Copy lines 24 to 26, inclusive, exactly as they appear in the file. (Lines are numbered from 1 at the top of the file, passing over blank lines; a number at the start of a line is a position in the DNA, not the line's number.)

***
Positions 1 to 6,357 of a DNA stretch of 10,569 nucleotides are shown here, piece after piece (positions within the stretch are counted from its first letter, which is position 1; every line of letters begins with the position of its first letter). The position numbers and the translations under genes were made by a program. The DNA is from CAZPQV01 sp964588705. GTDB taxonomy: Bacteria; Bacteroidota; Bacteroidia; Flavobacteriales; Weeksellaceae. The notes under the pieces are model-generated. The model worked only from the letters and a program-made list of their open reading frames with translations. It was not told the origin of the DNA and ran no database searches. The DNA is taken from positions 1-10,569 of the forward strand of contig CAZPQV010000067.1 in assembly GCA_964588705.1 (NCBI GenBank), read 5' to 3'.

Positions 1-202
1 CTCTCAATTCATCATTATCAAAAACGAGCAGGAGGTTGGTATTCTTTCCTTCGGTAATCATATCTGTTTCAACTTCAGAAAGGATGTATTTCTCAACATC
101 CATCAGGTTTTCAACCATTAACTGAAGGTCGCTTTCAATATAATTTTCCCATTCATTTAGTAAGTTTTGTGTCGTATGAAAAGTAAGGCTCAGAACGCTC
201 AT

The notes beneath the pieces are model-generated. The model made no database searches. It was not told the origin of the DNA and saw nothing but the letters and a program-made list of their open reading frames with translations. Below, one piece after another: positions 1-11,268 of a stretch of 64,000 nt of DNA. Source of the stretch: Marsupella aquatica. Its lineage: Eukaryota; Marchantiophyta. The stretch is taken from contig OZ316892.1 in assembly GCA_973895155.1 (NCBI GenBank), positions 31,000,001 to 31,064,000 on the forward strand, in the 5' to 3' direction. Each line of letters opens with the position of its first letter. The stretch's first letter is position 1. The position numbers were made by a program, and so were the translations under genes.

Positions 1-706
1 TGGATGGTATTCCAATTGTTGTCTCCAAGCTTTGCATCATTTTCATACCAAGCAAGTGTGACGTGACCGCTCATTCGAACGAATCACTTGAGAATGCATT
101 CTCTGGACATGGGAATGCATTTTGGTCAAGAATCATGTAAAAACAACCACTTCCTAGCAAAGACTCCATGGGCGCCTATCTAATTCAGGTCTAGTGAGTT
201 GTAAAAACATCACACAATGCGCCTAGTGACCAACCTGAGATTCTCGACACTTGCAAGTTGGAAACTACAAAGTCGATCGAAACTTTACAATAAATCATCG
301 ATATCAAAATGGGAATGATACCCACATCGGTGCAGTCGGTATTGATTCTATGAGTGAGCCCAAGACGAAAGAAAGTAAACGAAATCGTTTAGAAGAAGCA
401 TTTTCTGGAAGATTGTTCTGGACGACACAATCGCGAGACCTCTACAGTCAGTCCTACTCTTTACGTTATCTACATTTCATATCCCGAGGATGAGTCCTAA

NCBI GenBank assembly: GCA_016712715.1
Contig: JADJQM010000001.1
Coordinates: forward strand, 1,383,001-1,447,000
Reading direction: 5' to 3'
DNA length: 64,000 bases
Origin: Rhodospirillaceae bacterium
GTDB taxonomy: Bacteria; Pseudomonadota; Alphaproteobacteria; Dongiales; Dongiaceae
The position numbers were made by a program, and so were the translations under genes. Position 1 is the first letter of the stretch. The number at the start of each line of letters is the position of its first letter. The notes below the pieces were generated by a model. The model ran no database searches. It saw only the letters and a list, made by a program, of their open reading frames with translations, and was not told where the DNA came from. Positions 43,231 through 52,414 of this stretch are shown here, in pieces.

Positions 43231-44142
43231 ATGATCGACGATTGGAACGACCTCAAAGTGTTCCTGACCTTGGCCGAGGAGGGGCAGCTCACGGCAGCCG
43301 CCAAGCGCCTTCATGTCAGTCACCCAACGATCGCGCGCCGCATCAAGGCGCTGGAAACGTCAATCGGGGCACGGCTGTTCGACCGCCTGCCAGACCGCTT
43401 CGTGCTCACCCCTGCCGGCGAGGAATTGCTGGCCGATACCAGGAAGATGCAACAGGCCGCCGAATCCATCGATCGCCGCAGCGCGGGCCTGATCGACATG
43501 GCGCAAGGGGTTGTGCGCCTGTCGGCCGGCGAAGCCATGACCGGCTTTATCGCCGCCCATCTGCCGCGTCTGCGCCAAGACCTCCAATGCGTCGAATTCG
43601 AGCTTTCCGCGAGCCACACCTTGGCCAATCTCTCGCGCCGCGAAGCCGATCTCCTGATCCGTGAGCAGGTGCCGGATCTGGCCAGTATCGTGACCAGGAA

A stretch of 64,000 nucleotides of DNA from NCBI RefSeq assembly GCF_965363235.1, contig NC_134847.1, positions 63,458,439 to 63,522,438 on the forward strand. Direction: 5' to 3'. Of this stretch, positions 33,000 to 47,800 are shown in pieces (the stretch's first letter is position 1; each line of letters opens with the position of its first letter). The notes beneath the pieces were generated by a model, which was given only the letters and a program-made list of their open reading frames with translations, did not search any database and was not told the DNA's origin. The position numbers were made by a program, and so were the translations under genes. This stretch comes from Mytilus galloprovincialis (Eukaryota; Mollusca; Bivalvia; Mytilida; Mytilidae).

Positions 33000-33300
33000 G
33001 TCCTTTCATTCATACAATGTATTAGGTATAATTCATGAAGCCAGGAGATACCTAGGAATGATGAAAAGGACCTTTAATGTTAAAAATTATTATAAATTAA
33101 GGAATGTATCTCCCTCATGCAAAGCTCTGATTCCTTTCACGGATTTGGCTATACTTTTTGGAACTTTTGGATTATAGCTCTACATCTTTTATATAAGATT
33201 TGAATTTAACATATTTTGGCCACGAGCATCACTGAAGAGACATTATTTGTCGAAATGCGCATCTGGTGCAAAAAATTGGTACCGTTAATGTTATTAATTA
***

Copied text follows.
43401 CGTGCTCACCCCTGCCGGCGAGGAATTGCTGGCCGATACCAGGAAGATGCAACAGGCCGCCGAATCCATCGATCGCCGCAGCGCGGGCCTGATCGACATG
43501 GCGCAAGGGGTTGTGCGCCTGTCGGCCGGCGAAGCCATGACCGGCTTTATCGCCGCCCATCTGCCGCGTCTGCGCCAAGACCTCCAATGCGTCGAATTCG
43601 AGCTTTCCGCGAGCCACACCTTGGCCAATCTCTCGCGCCGCGAAGCCGATCTCCTGATCCGTGAGCAGGTGCCGGATCTGGCCAGTATCGTGACCAGGAA